“…in truth there only atoms and the void” – Democritus.




In continuing the review of our preparatory work, we now move to two additional special topics.

Death and Immortality

The certainty and blunt fact of our inevitable death belies the complexity of analysis of mortality and immortality. Literal biologic and personal spiritual immortality appear implausible at best and undesirable at worst. Rather the inescapability of death imposes on life a focal point and provides an impetus for action. Transcendental immortality is found in the infinite moments composing a lifetime, existential continuity with being, and participation in space-time. More tangible is metaphorical immortality via offspring, effects on others, and our works; and the ripple effect of mental energy and chains of causation. While not demonstrable, if there is an afterlife it most likely takes the form of impersonal spiritual continuance within a greater being.

Existential anxiety may be one of the greatest forces affecting humans, but paradoxically we appear to be unique participants in the two eternal aspects of the universe – materially via the body’s indestructible subatomic particles and immaterially through knowledge of the eternity of the universe as a whole. We also uniquely participate in the two poles of being – nothingness and ultimate being – and thereby attain the existential summit within the universe. In truth our fear of death is not justified and the best means to overcome it is by preparation. All reasoning converges on this conclusion: the best response to our mortality is for us to live fully and thoughtfully, appreciate our apparent uniqueness in the cosmos, prepare for physical death, and recognize that at worst our immortality is instantiated in having existed at all.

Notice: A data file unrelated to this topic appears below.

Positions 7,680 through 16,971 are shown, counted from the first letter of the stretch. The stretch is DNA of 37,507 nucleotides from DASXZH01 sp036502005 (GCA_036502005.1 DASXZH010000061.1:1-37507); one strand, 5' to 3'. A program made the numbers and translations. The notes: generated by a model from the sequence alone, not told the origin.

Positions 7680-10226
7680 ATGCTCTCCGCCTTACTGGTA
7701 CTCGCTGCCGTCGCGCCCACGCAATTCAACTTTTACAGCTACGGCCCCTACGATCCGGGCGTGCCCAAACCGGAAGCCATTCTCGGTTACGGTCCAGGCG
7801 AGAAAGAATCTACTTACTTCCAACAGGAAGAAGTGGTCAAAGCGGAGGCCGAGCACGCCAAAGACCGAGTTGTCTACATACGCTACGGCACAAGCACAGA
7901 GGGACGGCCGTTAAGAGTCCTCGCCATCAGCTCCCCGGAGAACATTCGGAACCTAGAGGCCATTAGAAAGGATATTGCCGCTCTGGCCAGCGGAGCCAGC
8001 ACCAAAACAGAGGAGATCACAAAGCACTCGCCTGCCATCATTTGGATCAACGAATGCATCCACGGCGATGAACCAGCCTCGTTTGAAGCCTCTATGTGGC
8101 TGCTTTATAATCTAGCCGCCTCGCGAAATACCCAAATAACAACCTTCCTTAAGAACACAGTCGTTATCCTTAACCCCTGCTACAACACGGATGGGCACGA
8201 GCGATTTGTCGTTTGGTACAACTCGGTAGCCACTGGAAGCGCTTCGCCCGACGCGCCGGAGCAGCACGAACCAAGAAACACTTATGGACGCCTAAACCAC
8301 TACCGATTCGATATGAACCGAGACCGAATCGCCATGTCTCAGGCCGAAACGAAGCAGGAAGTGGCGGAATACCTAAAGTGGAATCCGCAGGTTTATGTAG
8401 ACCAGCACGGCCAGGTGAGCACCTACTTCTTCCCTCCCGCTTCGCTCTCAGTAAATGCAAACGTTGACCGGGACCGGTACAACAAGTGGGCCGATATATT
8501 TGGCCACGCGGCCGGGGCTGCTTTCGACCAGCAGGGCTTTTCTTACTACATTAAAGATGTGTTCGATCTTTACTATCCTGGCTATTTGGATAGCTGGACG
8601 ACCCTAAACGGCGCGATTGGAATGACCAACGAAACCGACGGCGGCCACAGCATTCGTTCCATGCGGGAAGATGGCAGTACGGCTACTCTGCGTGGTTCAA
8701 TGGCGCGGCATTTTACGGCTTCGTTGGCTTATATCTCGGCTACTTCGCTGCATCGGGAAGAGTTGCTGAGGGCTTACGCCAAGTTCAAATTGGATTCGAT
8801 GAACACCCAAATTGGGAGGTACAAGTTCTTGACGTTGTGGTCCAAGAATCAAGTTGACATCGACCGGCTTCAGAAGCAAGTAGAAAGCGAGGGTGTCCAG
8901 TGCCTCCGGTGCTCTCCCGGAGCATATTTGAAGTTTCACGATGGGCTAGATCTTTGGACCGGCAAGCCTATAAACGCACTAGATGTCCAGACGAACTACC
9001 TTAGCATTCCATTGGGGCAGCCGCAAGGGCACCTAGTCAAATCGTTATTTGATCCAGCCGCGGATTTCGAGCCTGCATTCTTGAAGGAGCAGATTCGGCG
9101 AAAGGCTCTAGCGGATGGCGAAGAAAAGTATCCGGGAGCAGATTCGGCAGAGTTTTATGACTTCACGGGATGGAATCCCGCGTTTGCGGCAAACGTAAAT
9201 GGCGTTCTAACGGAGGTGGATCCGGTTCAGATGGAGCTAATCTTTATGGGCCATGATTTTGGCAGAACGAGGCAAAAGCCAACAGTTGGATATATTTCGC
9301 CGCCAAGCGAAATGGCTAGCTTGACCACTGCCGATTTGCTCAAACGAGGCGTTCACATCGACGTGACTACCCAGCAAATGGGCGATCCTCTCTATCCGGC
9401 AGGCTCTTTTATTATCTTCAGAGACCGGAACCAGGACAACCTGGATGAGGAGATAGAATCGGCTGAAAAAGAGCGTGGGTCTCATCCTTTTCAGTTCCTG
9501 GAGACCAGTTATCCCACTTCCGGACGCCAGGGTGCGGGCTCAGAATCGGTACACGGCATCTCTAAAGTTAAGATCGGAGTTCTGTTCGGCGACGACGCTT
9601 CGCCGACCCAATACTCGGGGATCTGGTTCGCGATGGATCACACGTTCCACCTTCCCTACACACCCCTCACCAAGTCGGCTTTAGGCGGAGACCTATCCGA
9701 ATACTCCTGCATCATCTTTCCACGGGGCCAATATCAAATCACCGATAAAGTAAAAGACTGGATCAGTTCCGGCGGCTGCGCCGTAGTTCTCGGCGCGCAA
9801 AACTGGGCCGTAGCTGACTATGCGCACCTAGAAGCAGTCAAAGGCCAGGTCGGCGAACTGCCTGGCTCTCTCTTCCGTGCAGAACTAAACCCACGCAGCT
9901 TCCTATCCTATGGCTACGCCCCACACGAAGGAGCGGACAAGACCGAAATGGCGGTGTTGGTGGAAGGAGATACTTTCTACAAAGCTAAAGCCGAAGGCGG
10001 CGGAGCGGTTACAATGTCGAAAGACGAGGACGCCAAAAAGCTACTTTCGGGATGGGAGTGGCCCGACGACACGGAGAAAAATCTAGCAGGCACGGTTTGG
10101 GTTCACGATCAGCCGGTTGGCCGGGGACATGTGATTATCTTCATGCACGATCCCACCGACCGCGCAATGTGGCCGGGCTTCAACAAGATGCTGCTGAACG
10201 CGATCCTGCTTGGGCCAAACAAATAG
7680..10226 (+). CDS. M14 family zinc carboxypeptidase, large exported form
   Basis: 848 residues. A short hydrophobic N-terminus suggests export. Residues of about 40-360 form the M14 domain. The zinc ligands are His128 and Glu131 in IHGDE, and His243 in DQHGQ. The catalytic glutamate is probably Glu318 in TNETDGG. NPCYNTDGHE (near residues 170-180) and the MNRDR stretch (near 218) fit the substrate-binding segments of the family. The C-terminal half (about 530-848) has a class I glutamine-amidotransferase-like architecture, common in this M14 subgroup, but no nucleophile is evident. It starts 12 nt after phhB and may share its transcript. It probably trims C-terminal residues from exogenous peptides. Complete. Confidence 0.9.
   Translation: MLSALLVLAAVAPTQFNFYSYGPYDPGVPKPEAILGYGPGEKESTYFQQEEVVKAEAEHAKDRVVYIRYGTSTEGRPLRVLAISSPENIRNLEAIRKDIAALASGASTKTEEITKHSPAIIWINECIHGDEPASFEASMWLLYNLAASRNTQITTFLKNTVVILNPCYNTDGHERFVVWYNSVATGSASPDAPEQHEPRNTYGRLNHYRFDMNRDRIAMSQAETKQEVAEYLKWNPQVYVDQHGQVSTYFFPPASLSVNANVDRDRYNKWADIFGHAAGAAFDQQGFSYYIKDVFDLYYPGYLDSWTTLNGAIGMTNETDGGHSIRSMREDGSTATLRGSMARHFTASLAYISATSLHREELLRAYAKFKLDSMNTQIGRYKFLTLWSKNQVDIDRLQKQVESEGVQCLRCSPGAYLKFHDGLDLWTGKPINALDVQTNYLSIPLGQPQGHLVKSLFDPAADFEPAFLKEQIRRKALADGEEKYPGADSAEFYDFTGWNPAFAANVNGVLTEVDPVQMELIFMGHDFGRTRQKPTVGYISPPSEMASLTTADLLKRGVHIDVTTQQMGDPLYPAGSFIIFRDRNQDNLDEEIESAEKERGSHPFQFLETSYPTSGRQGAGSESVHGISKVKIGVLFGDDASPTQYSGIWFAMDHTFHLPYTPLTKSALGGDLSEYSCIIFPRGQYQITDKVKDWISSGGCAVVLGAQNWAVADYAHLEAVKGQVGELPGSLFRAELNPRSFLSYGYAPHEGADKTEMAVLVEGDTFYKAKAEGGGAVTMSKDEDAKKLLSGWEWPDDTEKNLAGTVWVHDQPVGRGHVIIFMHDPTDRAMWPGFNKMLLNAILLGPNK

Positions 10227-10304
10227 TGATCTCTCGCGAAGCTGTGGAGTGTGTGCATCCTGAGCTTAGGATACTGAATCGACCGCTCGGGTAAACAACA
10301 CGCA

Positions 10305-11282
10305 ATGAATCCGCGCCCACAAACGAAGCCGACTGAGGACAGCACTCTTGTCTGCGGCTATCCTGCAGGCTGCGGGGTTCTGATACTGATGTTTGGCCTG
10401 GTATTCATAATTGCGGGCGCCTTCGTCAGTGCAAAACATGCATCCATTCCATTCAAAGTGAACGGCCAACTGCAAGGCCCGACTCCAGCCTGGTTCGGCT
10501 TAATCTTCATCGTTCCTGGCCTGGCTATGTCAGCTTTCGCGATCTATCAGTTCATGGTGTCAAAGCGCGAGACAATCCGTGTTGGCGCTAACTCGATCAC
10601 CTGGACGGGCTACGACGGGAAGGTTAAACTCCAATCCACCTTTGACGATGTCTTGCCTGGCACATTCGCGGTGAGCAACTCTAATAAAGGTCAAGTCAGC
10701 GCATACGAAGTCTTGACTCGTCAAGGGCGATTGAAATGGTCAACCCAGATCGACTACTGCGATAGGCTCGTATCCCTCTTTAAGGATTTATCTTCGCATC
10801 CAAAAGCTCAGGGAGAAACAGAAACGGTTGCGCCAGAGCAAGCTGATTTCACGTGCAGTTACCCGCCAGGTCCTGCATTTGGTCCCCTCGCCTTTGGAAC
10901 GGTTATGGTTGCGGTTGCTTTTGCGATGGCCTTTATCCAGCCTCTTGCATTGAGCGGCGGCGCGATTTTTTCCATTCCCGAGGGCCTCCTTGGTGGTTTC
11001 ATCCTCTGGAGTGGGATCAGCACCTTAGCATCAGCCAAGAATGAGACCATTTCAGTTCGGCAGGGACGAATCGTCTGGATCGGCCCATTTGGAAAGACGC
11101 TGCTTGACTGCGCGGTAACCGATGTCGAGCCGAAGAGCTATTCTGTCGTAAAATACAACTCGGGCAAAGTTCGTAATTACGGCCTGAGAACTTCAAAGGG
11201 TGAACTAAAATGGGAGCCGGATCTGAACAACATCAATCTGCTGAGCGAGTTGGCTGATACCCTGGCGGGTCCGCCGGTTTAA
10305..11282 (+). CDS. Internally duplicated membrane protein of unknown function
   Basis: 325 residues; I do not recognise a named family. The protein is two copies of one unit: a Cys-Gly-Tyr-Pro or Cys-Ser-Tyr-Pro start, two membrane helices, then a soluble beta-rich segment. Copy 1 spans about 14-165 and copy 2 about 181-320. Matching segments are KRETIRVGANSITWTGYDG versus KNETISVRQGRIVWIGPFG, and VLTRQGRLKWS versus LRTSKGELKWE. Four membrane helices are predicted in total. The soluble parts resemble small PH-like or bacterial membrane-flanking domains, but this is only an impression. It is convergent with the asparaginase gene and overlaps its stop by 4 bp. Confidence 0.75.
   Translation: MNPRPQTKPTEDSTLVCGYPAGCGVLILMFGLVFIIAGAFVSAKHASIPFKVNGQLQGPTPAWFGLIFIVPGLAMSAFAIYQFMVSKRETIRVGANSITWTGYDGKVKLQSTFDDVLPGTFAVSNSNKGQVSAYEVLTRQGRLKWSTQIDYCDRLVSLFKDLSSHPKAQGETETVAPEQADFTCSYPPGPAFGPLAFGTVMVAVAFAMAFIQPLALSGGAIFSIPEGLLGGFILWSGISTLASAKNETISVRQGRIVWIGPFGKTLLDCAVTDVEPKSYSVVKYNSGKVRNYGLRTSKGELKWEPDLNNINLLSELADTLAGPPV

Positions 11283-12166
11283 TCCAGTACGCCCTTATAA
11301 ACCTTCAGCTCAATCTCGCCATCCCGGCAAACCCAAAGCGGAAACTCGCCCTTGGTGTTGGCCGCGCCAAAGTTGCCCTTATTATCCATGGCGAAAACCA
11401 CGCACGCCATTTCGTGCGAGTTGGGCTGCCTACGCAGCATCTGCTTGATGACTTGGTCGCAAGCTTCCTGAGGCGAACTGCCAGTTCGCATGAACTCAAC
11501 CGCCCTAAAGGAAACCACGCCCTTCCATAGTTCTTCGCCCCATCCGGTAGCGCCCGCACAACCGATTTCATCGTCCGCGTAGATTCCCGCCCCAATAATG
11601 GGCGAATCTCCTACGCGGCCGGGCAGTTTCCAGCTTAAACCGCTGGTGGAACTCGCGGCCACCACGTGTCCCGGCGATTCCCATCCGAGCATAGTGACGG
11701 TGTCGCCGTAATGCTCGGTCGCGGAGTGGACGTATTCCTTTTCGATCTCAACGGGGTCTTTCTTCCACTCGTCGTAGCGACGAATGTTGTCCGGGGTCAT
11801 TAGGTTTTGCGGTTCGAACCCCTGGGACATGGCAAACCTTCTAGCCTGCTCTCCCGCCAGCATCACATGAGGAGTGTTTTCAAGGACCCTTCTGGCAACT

Free Will, Fate, and Human Destiny

While arguments are inconclusive, most of us accept free will, intellectually or de facto, based on our experiences of deliberation and morality. Still we attribute outcomes to fate because of feelings of helplessness and unpredictability of action in a world of uncontrollable circumstances and personal limitations. Existentialists reasonably assert that we define our basic nature and life course, and are thus responsible for erroneous choices and unable to avoid guilt from inaction, even if fortune, chance, and outside circumstances impact the outcome. Taoism and Stoicism teach us that disinterested acceptance of the reality of the unfolding world imparts equanimity. The Bhagavad Gita suggests that acting without undue concern for the results allows tranquility and connection to ultimate reality. For Christians, predestination by the grace of the divine may devalue action in this life, but feelings of freedom and fate will still need to be acknowledged. Religious authorities advise believers that the love of God trumps one’s concern for salvation and impels action consistent with the plan of the divine.

Human destiny remains largely conjecture, but it makes sense to hope for eventual evolution to a higher form while supporting the parallel goals of preservation of other species and our home planet. We must avoid self-destruction and drive human destiny forward ala Kant’ s a priori choice with attempts at moral perfection, learning, and global cooperation, directed at  a unity of mankind, a unity of life, and ultimately a cosmic mind.

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